Its name comes from the first party venue, Tulane University Stadium, is located on the site where the first sugar plantation in Louisiana, which to date is the second largest producing state of this product in the United States.
J. Curtis Sanford, an oil mogul from Dallas, attended the 1936 Rose Bowl in Pasadena and came back with the idea of creating an ace game in Dallas. So in 1937 he played the first edition of the game and for the first four years, the game was financed by Sanford, even though he lost money.
He Fair Park Bowl was chosen to host the first game, but the name was changed to Cotton Bowl to compete with existing Bowls and because the state of Texas is the largest cotton product. The game was played here until 2010, when it moved to the new Cowboys stadium in Arlington.
The Cotton Bowl was one of the top four Bowls until the 1990s, when the Southwest Conference disbanded and its place in the Bowl Alliance was taken over by the Fiesta Bowl, and returned to the Major Bowls rotation with the creation of the College Football Playoff in 2014.
It is the fifth oldest Bowl, after Rose, Sugar, Sun and Cotton. I was born in the sixties as an idea of Atlanta Lions Club fundraiser idea and the third time they submitted their proposal to the NCAA, the game was approved and played in 1968. Following the guidance of the other Bowls, They chose to take the name of one of the most important crops in the state of Georgia, the peach.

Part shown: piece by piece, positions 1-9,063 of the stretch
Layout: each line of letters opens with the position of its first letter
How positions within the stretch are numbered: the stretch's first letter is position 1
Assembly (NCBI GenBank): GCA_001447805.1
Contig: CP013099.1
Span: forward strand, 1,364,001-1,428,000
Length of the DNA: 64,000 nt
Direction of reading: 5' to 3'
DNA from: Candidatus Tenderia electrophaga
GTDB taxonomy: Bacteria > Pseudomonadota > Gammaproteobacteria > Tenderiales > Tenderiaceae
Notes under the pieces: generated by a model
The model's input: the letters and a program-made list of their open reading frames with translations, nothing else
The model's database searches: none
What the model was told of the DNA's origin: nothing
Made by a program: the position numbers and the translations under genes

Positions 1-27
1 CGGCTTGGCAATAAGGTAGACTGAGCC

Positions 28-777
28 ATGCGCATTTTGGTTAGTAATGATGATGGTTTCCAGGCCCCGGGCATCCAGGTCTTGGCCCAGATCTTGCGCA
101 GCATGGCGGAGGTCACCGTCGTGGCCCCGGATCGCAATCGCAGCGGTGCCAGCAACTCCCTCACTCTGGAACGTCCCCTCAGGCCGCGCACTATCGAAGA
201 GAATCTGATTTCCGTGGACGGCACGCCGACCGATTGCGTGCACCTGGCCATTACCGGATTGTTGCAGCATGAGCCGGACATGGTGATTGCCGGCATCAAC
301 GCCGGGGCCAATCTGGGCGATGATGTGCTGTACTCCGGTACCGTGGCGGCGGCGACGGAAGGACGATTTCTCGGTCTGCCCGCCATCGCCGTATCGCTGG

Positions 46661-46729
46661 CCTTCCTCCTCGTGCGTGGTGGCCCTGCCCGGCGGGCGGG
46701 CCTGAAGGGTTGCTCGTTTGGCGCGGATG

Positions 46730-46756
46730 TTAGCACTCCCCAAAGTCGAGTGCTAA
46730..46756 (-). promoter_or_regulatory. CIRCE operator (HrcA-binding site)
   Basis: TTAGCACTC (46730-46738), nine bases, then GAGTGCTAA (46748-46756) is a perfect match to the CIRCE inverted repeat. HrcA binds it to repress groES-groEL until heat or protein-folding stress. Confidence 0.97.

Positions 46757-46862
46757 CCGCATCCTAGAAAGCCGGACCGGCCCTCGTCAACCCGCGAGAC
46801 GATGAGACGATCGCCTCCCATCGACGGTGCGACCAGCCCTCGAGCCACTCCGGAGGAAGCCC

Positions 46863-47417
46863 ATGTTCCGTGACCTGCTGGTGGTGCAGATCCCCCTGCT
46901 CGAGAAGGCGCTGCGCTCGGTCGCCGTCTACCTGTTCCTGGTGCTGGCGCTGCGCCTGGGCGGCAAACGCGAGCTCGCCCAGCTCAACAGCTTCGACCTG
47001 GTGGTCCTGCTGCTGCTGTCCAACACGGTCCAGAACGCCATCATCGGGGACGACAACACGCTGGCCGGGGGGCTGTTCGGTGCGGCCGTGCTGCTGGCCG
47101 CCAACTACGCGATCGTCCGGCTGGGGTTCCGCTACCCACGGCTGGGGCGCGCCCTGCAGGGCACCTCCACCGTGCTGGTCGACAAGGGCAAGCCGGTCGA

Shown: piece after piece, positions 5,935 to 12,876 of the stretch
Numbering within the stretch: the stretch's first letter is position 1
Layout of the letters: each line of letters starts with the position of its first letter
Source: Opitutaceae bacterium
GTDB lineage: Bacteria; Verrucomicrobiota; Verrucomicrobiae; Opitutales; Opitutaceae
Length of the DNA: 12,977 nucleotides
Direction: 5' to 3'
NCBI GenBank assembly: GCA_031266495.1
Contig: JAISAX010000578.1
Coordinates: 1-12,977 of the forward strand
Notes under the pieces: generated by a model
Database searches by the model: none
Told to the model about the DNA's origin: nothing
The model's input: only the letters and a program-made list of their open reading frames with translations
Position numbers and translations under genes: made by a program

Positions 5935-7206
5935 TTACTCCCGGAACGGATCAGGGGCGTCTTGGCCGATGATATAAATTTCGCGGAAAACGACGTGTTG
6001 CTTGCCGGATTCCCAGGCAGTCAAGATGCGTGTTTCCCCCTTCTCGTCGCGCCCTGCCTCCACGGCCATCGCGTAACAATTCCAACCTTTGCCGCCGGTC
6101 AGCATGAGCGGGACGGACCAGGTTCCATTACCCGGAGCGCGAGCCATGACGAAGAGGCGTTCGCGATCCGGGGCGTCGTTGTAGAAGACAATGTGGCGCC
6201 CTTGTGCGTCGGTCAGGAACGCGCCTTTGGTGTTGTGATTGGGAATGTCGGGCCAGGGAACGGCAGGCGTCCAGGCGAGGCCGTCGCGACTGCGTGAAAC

Unlike the other Bowls, the Peach Bowl had multiple problems during its existence. It has gone through four stadiums, (the Georgia Tech stadium and the Atlanta-Fulton County Stadium shared by the Falcons and Braves, the Georgia Dome and finally the Mercedes Benz Stadium), the first two outdoors, which generated multiple climate-related problems that cast doubt on its existence on several occasions, but he finally found stability by facing ACC and SEC teams, and they were finally included among the six Tazones del New Year Six del College Football Playoff.
The last of the six Bowls, was born in 1971 out of frustration that the champion of the Western Athletic Conference do not receive invitations to the other parties. Since 1968, the president of Arizona State University, G. Homer Duncan, had the idea of creating a Bowl, but the constant rejection of the state teams made the entrepreneurs of the city of Phoenix support this idea and after two years of rejections, this Bowl was approved, whose name does not have to do with any crop in the region, like the other Bowls, but was the product of a voting of the city’s fans, who chose the word ‘Fiesta’ in Spanish.
During its first decade of existence, the Fiesta Bowl was played in the last week of December, before moving to New Years in 1981, but it was in 1986 that it grew in popularity when Penn State and Miami agreed to play there in which It was the ‘de facto’ national championship that year, and in 1999 it entered the rotation of four venues for the BCS final, continuing on that exclusive list of six College Football Playoff.